Writing a log file to an arbitrary location is neat but doesn't demonstrate much impact or add value to an attack vector. To gain SYSTEM privileges with this vector, I needed to be able to control the filename that was written, as well as the contents of the file. Neither of these tasks can be accomplished by interacting with CylancePROTECT via the IPC channels. However, I was able to use one of Forshaw's clever symbolic link tricks to control the name of the file. This is done by using two symbolic links that are setup like this:
- C:\Program Files\Cylance\Desktop\log mount point folder points to the \RPC Control\ object directory.
- \RPC Control\2018-03-20.log symlink points to \??\C:\Windows\evil.dll
One of James' symbolic link testing tools will automatically create this symlink chain by simply specifying the original file and target destination, in this case the command looked like this, CreateSymlink.exe "C:\Program Files\Cylance\Desktop\log\2018-03-20.log" C:\Windows\evil.dll, and the result was:
At this point I've written a file to an arbitrary location with an arbitrary name and since the CyUpdate.exe process grants Users modify permissions on the "log file", I could overwrite the log contents with the contents of a DLL.
From here all I needed to get a SYSTEM shell was a DLL hijack in a SYSTEM service. I decided to target CylancePROTECT for this because I knew I could reliably spawn the CyUpdate process as a user. Leveraging Procmon again, I set my filters to:
- Path contains .dll
- Result contains NOT
- Process is CyUpdate.exe
The resulting output in procmon looked like this:
Now all I had to do was setup the chain again, but this time point the symlink to C:\Program Files\Cylance\Desktop\libc.dll (any of the highlighted locations would have worked). This symlink gave me a modifiable DLL that I could force CylancePROTECT to load and execute, resulting in a SYSTEM shell:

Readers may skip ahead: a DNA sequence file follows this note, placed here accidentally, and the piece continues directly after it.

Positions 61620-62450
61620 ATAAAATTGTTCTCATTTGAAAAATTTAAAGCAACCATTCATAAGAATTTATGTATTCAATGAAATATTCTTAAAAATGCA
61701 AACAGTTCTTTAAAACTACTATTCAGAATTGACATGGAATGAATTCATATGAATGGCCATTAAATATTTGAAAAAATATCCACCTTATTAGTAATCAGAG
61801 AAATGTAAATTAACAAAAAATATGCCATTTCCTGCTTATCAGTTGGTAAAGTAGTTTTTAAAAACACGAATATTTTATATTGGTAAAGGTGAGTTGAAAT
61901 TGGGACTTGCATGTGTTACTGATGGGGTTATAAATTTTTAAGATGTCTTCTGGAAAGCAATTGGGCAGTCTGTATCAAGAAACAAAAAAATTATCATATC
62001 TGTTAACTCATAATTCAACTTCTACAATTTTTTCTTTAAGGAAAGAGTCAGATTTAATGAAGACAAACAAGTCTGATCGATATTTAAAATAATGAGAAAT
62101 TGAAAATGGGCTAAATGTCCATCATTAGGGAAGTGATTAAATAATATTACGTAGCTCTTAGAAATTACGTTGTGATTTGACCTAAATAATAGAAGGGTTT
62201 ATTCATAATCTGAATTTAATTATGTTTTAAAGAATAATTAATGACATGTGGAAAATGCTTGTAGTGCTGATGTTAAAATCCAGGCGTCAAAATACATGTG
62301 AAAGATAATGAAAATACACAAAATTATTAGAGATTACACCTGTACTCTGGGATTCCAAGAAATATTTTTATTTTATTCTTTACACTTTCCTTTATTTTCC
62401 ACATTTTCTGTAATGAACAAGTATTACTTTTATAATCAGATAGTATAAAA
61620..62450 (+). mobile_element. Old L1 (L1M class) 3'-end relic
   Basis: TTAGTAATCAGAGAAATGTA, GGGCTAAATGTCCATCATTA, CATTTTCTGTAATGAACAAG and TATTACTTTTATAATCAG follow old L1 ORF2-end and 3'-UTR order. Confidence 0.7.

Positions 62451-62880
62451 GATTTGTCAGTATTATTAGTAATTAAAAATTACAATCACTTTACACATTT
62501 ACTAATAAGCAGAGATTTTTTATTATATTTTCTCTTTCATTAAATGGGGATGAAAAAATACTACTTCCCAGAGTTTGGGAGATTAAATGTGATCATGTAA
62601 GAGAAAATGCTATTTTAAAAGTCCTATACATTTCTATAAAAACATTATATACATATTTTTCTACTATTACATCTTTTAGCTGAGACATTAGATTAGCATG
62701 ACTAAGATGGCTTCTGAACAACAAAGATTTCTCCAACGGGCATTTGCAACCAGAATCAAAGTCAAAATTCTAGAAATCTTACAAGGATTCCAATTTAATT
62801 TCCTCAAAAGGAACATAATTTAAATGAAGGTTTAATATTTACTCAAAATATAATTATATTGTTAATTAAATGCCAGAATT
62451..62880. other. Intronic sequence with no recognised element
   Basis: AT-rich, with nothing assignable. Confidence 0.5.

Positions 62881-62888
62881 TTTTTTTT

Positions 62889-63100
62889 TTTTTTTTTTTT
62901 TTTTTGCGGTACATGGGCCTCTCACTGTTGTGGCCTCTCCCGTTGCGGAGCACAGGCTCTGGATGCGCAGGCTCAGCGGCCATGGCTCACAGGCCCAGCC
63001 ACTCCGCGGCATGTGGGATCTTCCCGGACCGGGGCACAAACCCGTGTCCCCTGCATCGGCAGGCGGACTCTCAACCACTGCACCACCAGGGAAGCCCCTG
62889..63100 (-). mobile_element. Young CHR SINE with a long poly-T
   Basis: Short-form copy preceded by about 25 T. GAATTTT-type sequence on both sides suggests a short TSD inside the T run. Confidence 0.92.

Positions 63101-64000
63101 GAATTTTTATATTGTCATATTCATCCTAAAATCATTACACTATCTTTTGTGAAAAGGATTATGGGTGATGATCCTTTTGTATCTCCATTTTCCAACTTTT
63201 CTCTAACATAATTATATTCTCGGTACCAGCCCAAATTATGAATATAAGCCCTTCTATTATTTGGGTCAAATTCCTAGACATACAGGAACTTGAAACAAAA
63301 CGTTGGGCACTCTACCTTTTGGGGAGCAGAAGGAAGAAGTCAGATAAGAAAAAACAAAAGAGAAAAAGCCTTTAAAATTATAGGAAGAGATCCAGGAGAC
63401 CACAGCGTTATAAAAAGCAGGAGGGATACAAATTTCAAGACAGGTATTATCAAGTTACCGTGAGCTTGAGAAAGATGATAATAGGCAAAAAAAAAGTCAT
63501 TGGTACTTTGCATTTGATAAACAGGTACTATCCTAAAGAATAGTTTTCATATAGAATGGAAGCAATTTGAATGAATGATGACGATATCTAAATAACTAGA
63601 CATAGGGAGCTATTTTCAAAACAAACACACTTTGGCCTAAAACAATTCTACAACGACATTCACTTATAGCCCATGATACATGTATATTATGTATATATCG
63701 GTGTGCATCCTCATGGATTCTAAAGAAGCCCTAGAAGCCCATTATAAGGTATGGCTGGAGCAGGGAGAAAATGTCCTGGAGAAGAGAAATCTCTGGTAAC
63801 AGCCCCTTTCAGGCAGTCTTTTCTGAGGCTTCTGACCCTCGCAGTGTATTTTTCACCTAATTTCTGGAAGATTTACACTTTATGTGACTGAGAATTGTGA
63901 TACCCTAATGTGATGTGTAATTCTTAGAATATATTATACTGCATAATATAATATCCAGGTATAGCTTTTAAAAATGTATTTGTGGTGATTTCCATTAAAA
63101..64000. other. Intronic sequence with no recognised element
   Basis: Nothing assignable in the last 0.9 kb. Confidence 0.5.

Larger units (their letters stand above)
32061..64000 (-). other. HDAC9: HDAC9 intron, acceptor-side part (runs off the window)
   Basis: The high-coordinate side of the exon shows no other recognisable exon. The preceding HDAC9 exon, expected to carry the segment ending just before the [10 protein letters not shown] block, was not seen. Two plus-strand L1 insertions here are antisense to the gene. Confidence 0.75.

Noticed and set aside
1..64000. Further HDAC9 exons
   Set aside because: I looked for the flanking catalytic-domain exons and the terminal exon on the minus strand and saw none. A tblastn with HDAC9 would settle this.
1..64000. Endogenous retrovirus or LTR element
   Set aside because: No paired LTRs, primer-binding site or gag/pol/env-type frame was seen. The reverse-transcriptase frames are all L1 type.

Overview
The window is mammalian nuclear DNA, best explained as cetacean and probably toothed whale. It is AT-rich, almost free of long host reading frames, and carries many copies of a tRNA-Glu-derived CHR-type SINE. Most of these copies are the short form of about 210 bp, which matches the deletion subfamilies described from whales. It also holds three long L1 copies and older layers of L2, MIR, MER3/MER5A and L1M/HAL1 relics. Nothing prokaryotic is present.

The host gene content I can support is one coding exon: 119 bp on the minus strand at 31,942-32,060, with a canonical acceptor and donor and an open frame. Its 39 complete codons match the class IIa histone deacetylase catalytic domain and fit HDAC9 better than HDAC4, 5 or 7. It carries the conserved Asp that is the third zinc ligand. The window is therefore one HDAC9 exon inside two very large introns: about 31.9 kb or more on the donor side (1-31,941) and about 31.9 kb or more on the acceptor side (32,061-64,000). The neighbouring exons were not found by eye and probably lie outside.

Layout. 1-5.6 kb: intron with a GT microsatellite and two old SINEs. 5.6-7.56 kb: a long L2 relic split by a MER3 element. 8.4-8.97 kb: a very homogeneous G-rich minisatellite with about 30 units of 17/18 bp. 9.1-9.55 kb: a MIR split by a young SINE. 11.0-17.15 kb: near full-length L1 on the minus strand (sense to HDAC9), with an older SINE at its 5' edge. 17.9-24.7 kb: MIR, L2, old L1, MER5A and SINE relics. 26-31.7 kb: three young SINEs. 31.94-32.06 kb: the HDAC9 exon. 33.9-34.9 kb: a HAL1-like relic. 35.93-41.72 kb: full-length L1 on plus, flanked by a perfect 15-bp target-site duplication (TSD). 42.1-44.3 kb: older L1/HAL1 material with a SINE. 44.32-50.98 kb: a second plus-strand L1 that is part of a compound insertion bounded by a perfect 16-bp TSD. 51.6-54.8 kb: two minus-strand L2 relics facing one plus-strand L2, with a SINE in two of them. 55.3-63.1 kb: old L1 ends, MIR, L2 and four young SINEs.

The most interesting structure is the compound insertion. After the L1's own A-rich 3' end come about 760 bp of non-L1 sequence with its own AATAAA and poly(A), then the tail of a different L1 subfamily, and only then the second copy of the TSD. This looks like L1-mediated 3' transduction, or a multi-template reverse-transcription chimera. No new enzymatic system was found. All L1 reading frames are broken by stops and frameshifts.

Elevating our privileges from a user to SYSTEM is great, but more importantly, we meet the conditions required to communicate with the CylancePROTECT kernel driver CYDETECT. This elevated privilege allows us to send the ENABLE_STOP IOCTL code to the kernel driver and gracefully stop the service. In the screenshot above, you’ll notice the CylanceSvc is stopped as a result of loading the DLL.
Privilege escalation vulnerabilities via symbolic links are quite common. James Forshaw has found many of them in Windows and other Microsoft products. The initial identification of these types of bugs can be performed without ever opening IDA or doing any sort of static analysis, as I’ve demonstrated above. With that said, it is still a good idea to find the offending code and determine if it’s within a library that affects multiple services or an isolated issue.
Preventing symbolic link attacks may not be as easy as you would think. From a developer’s perspective, these types of vulnerabilities don’t stand out like a SQLi, XSS, or RCE bug since they’re typically a hard to spot permissions issue. When privileged services need to share file system resources with low-privileged users, it is very important that the user permissions are minimal.
Upon finding this vulnerability, Cylance was contacted, and a collaborative effort was made through Bugcrowd to remediate the finding. Cylance responded to the submission quickly and validated the finding within a few days. The fix was deployed 40 days after the submission and was included in the 1470 release of CylancePROTECT.
If you have any questions or comments, feel free to reach out to me on Twitter: @ryHanson
Atredis Partners has assigned this vulnerability the advisory ID: ATREDIS-2018-0003.
The CVE assigned to this vulnerability is: CVE-2018-10722
Escalating Privileges with CylancePROTECT